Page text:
Environmental Law

30 credits

This module provides an introduction to environmental law. It outlines the different sectors of environmental law as well as providing an insight and understanding of the principles and concepts upon which environmental law is based. It also analyses the ways in which particular issues are addressed and, where appropriate, places these in their international context. It introduces you to the role that international environmental law has within the development of national environmental law.

Please note

Optional modules only run if there is enough demand. If we have an insufficient number of students interested in an optional module, that module will not be offered for this course.

Law competitions

Philip C. Jessup International Law Moot Court competition

Our students have regularly taken part as bailiffs in the oldest and most prestigious moot court competition in the world. It is a great opportunity to observe proceedings of the International Court of Justice and to develop administration and clerical skills.

Client interviewing competition

In 2018 and 2019 our students participated in this competition that promotes development of the essential skills involved with client interviewing. It is an excellent opportunity for students who are likely to have a direct contact with clients in the legal profession (e.g. as solicitors).

National Student Negotiation competition

Our law student participated in the Regional Finals in 2018. This annual competition which aims to develop excellent negotiation skills is organised annually by the Centre for Effective Dispute Resolution (CEDR) in London.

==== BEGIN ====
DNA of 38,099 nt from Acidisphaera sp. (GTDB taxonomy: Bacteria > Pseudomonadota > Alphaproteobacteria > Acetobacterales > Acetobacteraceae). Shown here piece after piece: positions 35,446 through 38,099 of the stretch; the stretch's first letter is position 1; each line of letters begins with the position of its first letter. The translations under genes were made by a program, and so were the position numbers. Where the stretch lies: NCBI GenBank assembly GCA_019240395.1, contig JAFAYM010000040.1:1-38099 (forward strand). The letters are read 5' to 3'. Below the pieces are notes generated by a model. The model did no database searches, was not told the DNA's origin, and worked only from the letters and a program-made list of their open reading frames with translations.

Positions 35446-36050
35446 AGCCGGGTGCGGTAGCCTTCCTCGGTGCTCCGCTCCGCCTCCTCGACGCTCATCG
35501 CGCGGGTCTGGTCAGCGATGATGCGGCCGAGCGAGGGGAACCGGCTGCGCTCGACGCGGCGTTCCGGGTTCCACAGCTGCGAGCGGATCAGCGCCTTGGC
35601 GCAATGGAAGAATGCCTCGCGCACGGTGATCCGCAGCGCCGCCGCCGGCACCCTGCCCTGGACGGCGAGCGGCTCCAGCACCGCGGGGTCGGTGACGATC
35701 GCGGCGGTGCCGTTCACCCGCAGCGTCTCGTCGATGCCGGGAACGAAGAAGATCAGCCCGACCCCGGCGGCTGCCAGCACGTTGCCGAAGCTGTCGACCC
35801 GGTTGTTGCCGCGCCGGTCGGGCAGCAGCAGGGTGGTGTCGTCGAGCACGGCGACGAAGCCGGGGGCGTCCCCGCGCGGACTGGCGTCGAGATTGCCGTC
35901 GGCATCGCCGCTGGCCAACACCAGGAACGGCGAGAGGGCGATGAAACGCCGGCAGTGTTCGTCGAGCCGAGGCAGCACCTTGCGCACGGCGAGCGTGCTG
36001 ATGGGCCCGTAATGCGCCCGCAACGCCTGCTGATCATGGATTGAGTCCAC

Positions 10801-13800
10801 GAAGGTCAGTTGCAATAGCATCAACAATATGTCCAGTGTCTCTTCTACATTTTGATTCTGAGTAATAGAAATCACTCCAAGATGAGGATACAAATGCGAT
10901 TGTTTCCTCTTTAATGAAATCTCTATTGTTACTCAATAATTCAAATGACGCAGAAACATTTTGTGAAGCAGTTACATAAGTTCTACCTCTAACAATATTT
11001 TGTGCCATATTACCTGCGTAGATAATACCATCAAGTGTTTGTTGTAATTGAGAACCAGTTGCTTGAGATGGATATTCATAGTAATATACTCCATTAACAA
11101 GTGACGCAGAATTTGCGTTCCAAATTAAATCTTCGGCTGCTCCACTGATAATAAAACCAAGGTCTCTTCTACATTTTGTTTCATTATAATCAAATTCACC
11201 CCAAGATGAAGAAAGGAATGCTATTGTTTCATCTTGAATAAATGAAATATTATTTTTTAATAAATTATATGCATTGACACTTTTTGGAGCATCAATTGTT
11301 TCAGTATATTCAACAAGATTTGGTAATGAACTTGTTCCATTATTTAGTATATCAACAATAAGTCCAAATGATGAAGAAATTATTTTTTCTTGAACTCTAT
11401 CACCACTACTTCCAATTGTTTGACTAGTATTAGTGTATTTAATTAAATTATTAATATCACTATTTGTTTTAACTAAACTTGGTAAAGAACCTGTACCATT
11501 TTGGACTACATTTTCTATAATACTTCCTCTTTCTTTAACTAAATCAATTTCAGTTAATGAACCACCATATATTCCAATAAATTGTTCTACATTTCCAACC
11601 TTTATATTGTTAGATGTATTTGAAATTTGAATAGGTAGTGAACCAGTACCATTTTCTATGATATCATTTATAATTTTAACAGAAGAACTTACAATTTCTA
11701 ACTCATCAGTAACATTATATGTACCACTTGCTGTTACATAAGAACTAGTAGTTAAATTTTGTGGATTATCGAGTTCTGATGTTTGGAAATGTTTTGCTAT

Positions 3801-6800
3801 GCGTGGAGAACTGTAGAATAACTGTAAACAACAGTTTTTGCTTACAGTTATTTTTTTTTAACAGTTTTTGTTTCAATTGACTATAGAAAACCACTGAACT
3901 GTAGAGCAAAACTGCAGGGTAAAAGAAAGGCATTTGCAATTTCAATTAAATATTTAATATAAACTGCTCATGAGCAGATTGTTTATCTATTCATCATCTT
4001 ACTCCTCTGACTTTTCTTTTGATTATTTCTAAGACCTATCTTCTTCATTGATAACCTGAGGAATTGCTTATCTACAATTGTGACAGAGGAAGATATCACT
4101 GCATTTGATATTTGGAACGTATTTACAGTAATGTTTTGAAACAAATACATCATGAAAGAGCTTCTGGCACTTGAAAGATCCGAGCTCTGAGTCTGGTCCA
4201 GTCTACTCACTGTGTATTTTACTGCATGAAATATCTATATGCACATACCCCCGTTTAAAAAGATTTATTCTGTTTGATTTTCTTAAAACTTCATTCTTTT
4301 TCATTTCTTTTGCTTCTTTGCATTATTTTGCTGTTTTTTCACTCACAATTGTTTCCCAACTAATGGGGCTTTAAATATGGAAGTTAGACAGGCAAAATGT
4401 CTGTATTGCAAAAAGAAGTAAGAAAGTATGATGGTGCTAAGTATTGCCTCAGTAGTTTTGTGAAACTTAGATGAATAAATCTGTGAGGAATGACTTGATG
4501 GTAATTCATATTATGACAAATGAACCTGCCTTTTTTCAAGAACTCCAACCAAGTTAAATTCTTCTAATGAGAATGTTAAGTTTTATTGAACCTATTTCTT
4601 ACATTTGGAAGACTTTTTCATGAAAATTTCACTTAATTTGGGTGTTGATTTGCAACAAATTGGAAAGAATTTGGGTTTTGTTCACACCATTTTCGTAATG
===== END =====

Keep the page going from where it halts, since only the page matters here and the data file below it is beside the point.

International Criminal Court (ICC) Moot Court competition

Our students with an interest in Public International Law, International Criminal Law, and those who wish to continue their career as barristers often come together to compete annually in The Hague, the Netherlands.

Space Law Moot Court competition

Law students from Kingston University participated in the European Rounds of this Competition in Lisbon, Portugal in 2018 and in Paris, France in 2019. The Competition, organised annually by the European Centre for Space Law (ECSL) and the International Institute of Space Law (IISL), is recommended for students who would like to work in the fields of aviation, space or telecommunications law.

Accreditation

Kingston University's law LLB courses are recognised by the Bar Standards Board (BSB) and the Solicitors Regulation Authority (SRA) as Qualifying Law Degrees. Once you have successfully completed your LLB, you can progress to the vocational stage of your legal training along the 'LPC' route, or follow the new 'SQE' route.

Solicitors Regulation Authority

The Solicitors Regulation Authority is the professional governing body for solicitors.